The new joint maritime strategy issued by the Coast Guard, Navy, and Marines calls China and Russia “the two most significant threats to this era of global peace and prosperity” and said the services must act “with urgency, clarity, and vision to take the bold steps required to reverse these trends.”
Emphasizing the importance of the maritime domain to America’s security and supply chain, Advantage at Sea says the services “must operate more assertively to prevail in day-to-day competition” while building stronger alliances and partnerships and aligning efforts.
“If our rivals escalate into conflict, becoming our adversaries, we must control the seas to deny their objectives, defeat their forces, protect our homeland, and defend our allies,” the document states. “And, we must boldly modernize the future naval force to maintain credible deterrence and preserve our advantage at sea.”
Coast Guard Commandant Adm. Karl Schultz, Chief of Naval Operations Adm. Michael M. Gilday, and Marine Corps Commandant Gen. David H. Berger wrote in the report’s foreword that “significant technological developments and aggressive military modernization by our rivals are eroding our military advantages,” and “the proliferation of long-range precision missiles means the United States can no longer presume unfettered access to the world’s oceans in times of conflict.”
“Optimism that China and Russia might become responsible leaders contributing to global security has given way to recognition that they are determined rivals,” they noted, stressing that while the services have expanded reach and engagements in critical areas getting to where they need to be “will require predictable budgets and on-time funding.”
The document highlights the fact that 90 percent of global trade travels by sea, facilitating $5.4 trillion of U.S. annual commerce and supporting 31 million American jobs, and undersea cables transmit 95 percent of international communications and roughly $10 trillion in financial transactions each day.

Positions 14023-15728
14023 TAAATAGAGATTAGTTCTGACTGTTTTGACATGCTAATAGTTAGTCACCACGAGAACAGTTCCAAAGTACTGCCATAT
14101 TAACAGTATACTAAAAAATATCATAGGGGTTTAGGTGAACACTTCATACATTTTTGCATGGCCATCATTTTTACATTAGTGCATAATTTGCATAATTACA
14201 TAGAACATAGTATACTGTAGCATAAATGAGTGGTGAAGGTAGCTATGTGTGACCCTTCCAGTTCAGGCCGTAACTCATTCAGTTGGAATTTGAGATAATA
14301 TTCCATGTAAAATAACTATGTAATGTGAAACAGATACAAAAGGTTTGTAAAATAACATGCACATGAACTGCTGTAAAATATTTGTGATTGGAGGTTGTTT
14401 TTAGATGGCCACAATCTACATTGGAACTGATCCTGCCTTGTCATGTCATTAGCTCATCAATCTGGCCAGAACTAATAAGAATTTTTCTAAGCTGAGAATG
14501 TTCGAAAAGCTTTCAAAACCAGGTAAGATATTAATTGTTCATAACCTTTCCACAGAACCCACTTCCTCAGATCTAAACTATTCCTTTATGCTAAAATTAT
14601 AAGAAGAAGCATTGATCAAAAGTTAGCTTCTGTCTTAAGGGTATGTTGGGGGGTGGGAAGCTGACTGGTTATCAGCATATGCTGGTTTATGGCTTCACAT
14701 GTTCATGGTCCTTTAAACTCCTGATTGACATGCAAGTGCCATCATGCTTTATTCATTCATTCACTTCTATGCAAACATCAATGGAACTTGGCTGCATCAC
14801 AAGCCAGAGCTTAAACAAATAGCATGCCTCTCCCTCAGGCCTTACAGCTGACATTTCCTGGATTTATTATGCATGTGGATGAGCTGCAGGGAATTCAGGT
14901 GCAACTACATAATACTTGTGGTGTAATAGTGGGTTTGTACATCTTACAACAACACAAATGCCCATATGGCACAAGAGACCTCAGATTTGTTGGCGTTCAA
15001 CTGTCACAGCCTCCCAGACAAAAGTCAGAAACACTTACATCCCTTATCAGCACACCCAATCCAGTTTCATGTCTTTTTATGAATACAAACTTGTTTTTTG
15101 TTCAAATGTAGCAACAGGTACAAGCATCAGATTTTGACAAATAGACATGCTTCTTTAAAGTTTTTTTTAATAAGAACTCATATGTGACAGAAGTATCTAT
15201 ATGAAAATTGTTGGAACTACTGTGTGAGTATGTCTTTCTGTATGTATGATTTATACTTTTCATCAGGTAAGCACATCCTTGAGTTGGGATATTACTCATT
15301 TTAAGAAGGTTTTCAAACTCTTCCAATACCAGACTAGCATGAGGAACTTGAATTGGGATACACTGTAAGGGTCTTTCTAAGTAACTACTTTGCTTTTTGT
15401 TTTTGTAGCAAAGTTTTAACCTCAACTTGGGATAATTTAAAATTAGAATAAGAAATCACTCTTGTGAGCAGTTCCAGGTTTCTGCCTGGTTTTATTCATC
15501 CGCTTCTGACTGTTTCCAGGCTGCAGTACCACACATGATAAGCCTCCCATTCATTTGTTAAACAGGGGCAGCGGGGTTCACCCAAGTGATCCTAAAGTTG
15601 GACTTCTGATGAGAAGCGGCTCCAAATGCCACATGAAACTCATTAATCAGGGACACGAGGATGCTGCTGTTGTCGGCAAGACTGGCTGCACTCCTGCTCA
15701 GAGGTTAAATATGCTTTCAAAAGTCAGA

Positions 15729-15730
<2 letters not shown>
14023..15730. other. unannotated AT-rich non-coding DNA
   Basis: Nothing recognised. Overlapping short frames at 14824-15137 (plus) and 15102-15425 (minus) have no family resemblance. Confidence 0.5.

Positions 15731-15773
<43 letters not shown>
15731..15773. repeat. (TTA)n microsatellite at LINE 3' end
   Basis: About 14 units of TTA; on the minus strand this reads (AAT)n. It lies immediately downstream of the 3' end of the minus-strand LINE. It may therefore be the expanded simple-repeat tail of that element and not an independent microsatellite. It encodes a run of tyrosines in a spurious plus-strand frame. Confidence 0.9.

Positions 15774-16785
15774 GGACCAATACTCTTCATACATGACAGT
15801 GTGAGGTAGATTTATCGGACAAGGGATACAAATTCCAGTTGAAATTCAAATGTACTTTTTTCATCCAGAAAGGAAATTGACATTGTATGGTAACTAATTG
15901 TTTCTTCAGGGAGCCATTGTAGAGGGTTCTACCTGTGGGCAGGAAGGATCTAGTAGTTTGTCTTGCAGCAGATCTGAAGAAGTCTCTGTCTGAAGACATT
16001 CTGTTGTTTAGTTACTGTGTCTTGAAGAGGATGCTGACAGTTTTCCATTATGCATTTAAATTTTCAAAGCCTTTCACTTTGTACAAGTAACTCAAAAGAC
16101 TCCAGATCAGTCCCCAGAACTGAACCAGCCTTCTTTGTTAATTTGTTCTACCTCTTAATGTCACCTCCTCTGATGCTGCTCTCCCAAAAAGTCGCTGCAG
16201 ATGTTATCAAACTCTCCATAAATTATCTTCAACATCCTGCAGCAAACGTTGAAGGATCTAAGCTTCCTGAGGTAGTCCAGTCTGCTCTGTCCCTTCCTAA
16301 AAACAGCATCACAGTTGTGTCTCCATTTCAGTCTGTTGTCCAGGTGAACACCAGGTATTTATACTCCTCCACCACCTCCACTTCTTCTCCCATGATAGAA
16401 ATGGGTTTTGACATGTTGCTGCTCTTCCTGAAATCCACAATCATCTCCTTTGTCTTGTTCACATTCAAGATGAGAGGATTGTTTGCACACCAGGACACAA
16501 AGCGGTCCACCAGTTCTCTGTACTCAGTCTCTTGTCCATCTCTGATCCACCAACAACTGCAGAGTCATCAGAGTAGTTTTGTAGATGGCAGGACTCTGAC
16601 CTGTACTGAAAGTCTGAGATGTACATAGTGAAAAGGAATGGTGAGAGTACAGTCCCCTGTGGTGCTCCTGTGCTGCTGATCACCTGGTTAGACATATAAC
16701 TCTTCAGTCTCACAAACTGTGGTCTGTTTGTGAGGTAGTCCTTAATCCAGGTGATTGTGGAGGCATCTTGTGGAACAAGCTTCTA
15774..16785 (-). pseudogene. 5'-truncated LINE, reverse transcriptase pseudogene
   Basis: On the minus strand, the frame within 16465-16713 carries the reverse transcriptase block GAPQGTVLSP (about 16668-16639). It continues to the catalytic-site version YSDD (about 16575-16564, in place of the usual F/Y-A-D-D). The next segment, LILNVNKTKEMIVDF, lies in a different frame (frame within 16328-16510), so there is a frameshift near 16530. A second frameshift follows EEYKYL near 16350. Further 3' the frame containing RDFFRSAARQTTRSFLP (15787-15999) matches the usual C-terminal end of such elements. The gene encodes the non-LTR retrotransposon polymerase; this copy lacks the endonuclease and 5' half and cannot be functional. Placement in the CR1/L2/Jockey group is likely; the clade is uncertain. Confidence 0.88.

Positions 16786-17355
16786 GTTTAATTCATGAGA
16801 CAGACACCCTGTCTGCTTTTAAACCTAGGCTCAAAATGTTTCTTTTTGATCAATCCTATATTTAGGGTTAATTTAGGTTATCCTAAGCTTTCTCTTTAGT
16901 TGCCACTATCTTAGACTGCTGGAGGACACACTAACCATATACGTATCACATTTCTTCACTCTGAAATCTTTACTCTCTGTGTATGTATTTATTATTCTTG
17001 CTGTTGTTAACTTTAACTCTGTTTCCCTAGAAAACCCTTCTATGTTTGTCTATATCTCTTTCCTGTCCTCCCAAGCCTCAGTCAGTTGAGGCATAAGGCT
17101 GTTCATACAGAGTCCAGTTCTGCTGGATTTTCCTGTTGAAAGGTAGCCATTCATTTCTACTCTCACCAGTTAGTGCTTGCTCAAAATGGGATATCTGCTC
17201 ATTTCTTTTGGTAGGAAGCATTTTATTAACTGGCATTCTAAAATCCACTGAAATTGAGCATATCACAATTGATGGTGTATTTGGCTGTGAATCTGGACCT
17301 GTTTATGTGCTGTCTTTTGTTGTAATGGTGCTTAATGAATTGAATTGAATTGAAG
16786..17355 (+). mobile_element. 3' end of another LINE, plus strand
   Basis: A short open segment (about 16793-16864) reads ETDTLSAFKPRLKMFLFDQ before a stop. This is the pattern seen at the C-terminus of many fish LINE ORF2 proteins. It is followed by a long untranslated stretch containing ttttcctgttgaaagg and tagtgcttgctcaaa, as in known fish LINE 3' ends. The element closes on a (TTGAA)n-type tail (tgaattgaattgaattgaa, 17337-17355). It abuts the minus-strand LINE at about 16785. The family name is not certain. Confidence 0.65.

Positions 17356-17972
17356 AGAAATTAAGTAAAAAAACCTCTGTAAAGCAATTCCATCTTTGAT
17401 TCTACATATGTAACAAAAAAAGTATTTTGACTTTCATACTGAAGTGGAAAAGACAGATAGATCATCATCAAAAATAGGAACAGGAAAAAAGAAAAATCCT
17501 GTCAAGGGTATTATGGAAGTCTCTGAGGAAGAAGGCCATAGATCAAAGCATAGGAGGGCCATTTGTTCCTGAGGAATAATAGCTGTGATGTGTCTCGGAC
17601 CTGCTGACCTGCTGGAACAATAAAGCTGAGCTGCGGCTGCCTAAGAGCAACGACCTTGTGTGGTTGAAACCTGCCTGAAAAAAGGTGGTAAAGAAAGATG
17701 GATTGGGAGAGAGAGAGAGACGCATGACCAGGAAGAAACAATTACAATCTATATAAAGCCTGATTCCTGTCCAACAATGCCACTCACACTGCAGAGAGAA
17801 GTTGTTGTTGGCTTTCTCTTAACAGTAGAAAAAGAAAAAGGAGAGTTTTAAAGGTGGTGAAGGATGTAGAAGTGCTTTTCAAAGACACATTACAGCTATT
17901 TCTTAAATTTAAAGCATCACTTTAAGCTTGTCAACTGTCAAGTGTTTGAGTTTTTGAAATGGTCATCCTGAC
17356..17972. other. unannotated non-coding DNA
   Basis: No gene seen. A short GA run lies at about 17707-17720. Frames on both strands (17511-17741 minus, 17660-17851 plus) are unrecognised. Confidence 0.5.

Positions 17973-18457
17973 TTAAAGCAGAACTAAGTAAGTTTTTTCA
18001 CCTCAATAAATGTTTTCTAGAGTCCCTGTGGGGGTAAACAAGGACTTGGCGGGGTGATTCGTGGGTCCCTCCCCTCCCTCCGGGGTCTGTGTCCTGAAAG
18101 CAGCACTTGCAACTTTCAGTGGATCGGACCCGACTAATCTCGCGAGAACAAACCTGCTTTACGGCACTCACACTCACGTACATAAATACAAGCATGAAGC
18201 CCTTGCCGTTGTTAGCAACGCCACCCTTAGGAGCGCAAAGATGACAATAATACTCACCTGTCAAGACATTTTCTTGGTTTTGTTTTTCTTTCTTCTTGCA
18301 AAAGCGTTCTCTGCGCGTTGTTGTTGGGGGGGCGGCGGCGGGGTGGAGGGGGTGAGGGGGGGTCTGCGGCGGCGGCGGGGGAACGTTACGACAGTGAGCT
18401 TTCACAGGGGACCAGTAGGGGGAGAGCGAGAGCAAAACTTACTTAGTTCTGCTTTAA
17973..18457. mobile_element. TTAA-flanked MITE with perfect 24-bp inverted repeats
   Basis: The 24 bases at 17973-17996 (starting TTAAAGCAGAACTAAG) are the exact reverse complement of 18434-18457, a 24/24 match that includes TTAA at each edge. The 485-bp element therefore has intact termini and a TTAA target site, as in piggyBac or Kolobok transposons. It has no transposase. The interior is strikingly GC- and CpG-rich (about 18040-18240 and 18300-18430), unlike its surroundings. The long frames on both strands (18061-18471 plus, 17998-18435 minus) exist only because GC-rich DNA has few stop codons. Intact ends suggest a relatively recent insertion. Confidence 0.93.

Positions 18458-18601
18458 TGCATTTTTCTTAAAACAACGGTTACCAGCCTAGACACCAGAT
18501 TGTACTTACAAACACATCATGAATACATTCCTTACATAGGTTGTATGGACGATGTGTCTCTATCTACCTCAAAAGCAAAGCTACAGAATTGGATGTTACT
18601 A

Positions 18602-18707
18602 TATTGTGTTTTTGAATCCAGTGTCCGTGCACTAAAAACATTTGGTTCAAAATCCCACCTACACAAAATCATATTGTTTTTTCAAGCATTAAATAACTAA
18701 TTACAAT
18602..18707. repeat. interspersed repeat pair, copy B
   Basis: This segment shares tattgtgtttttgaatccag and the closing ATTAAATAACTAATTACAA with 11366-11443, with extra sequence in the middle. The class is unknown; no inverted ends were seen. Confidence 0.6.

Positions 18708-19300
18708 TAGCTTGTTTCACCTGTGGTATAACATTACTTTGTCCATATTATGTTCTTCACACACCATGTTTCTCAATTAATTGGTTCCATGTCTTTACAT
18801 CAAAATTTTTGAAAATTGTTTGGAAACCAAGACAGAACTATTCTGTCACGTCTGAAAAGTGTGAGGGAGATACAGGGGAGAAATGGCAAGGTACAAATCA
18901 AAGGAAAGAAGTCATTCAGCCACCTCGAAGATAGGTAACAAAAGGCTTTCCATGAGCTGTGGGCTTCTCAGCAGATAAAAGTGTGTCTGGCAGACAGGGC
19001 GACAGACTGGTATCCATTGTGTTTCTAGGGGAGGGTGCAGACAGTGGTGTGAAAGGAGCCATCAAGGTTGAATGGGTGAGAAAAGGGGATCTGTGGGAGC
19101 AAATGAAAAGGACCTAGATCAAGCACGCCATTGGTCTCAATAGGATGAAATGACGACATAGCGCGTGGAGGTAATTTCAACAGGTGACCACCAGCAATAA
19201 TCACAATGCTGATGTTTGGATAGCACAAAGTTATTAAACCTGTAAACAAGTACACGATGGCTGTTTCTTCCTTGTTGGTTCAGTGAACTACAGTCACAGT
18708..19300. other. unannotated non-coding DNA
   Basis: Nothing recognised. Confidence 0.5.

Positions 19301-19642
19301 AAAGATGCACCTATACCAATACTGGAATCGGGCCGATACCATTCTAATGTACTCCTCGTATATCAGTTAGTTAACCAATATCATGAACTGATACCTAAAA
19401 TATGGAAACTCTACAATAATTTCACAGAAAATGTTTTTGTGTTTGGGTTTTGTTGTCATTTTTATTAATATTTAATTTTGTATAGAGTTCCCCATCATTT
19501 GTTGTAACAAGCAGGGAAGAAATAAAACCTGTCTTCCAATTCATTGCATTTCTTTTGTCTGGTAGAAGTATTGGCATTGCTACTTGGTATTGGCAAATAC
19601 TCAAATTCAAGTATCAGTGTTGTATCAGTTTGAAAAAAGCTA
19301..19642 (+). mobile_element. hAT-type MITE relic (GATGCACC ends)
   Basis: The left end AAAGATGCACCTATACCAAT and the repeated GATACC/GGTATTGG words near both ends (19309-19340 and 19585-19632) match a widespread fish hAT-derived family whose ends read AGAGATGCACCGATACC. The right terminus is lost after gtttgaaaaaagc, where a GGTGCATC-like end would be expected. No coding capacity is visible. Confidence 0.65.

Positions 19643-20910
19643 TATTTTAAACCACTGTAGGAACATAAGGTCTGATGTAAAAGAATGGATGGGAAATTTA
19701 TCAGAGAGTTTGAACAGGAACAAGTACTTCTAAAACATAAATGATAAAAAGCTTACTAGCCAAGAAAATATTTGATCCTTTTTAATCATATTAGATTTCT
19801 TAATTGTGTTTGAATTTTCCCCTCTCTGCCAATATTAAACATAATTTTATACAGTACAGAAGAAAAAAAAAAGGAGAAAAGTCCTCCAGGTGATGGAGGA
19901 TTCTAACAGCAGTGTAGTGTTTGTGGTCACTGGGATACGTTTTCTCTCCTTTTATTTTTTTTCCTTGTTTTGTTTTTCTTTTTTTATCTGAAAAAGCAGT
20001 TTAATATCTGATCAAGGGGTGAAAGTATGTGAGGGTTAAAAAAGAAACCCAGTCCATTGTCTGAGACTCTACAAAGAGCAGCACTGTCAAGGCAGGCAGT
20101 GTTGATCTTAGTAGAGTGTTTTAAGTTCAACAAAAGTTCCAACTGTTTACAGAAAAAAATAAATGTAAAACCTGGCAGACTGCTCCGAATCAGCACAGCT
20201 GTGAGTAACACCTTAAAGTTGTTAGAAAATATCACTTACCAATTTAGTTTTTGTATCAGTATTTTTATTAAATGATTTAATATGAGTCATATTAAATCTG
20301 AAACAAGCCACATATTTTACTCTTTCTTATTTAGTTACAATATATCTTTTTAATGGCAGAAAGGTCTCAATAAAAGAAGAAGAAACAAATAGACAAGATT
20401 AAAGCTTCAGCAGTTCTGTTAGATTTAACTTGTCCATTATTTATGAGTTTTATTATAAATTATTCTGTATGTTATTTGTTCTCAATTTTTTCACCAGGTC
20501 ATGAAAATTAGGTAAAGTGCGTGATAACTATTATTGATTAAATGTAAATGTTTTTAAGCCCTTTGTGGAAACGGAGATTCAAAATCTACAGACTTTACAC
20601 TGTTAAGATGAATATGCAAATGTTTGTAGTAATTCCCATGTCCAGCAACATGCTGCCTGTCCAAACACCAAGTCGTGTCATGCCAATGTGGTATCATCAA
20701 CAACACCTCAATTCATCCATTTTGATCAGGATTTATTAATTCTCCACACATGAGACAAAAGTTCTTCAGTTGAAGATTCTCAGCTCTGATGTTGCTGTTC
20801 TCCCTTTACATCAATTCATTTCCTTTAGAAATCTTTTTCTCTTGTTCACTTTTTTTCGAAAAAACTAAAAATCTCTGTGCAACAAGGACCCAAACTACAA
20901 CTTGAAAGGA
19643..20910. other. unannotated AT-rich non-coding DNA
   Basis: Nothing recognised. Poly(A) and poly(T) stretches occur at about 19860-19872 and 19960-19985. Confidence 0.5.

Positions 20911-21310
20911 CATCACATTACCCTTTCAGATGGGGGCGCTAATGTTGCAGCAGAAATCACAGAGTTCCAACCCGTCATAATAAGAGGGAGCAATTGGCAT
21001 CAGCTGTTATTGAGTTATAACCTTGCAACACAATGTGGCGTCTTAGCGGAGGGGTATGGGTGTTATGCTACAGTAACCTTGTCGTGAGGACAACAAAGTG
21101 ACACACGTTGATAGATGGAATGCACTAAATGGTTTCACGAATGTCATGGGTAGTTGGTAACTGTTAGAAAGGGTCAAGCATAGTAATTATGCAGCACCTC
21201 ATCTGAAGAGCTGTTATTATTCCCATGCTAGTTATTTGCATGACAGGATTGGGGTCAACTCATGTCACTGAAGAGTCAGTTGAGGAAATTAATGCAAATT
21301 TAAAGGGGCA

However, if Russia and China’s “revisionist approaches in the maritime environment” go unchecked, “these trends will leave the Naval Service unprepared to ensure our advantage at sea and protect national interests within the next decade.”
China “seeks to corrode international maritime governance, deny access to traditional logistical hubs, inhibit freedom of the seas, control use of key chokepoints, deter our engagement in regional disputes, and displace the United States as the preferred partner in countries around the world,” the strategy states, and is developing the world’s largest missile force to support its multilayered fleet while sinking significant resources into aggressive military modernization and robust shipbuilding.
“As China seeks to establish regional hegemony, it is also expanding its global reach,” the document notes. “China’s One Belt One Road initiative is extending its overseas logistics and basing infrastructure that will enable its forces to operate farther from its shores than ever before, including the polar regions, Indian Ocean, and Atlantic Ocean. These projects often leverage predatory lending terms that China exploits to control access to key strategic maritime locations.”
The Russian threat comes from its military modernization, cyber and kinetic attack abilities, and potential attacks to undersea cables. “It may also gamble that use of nuclear weapons might avert defeat in combat or preclude retaliation,” the strategy adds.